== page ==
where does it hurt?

it answered

-Warsan Shire

To Be of Perfect Use

This week I had the opportunity to revisit the Enneagram. For those unfamiliar, the Enneagram is a model that uses nine different categories to describe our personality types. While we probably have a little bit of each type influencing us, we have one basic personality type that describes us best. These types help us better understand the motivations behind our behaviors.

So, for instance, I am a One on the Enneagram, which means I am a Reformer type. The other eight are types are: Helper, Achiever, Individualist, Investigator, Loyalist, Enthusiast, Challenger, and Peacemaker. As with any personality there are plusses and minuses about each type, and we try to work our way toward becoming the healthiest parts of whatever we are.

I first encountered the Enneagram a little less than a year ago as a member of a Contemplatives Leaders in Action cohort, but I revisited it this past week as part of my monastic formation. As my teacher, a sister in our community, pointed out, God is the bes…

Knowing Your Roots

Our novices just returned from a visit to one of our out-of-town ministries, as well as a visit to St. Marys, Pennsylvania. This small town is home to some big Benedictine history.

St. Joseph Monastery is located in St. Marys. Benedicta Riepp, a Benedictine sister, founded this monastery when she came over from St. Walburga Abbey in Eichstatt, Bavaria. The monastery is the first in the Federation of St. Scholastica, of which the Erie Benedictines are a part. (We are actually the second monastery.) So, basically, we are talking about the roots of our family tree. The community there has since dissolved, and three of the sisters joined us here in Erie.

When the novices returned yesterday, they had a gift for me. They brought me a medal of St. Benedict from the motherhouse there. Much bigger than the one that I wear around my neck, I was grateful to receive something that connects me to the larger history of Benedictinism.

Each and every day I am learning more and more of the history into…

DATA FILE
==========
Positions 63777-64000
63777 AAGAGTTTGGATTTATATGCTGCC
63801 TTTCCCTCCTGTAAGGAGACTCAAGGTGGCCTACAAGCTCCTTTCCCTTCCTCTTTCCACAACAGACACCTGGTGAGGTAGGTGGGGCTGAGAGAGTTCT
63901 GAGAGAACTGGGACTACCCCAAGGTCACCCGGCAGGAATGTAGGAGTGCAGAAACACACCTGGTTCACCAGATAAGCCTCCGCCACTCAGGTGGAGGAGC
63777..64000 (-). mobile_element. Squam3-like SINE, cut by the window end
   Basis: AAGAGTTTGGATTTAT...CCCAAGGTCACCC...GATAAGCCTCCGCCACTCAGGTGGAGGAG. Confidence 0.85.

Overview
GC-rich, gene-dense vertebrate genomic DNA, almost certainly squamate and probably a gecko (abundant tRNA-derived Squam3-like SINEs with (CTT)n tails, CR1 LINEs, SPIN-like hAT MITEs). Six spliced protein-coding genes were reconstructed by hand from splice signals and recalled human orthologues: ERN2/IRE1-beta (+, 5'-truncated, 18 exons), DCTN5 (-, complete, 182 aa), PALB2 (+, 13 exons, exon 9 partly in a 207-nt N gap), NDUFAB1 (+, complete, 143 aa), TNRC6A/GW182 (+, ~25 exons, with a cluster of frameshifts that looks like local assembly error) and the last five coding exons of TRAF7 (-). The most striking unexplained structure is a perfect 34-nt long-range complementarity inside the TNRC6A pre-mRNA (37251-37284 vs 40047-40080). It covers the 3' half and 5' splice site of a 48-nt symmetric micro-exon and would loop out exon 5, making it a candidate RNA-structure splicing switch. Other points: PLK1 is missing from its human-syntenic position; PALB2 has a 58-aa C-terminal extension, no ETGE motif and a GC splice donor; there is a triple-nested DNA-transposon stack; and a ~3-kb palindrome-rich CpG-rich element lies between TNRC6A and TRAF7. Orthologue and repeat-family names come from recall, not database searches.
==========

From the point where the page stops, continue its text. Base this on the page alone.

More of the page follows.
Ordinary Time

This past week I have been grateful for a light schedule. Compared to the month of October, the first week of November was calm. As we prepare for Advent, preparing for the coming of Christ, I have had more time to read, bike, get creative with card making, and catch up with friends from home, which has meant more time to pay attention to God living inside me. I think this is the gift of ordinary time.

I have been paying attention to a lot of words in the daily, too - a sort of living lectio, if you will. Today, during morning prayer, I focused on these words that we sang:

"Open wide the gates. The Holy One will come in."

And during Liturgy, it was these from our communion hymn:

"I, myself, am the bread of life."

Sometimes it is really easy to pass over words and pass through prayer. I know I am guilty, especially when I have other thoughts, or whatever comes next, on my mind. So, this bit of slow down this past week has been a great re-focus for me, because while …

Mind, Body, Spirit

Postulants and novices in our community have the privilege of receiving one day each week that is set aside for reflection. That means we do not go to work at our ministry that day, but rather we take time to sit with and be present to all the emotions, all the thoughts, and all the wonderments that come our way through living a monastic life.

We meet with our formation director and perhaps catch up with another person or two, but other than that, the day should be one where we focus on the balance of mind, body, and spirit. Benedict reminds us often of the importance of balance -- ora ET labora.

Wednesdays are my reflection day. And, it just so happened that yesterday it was 72 degrees and sunny in November! What a delight! I was able to spend almost all of daylight outdoors. What a delight!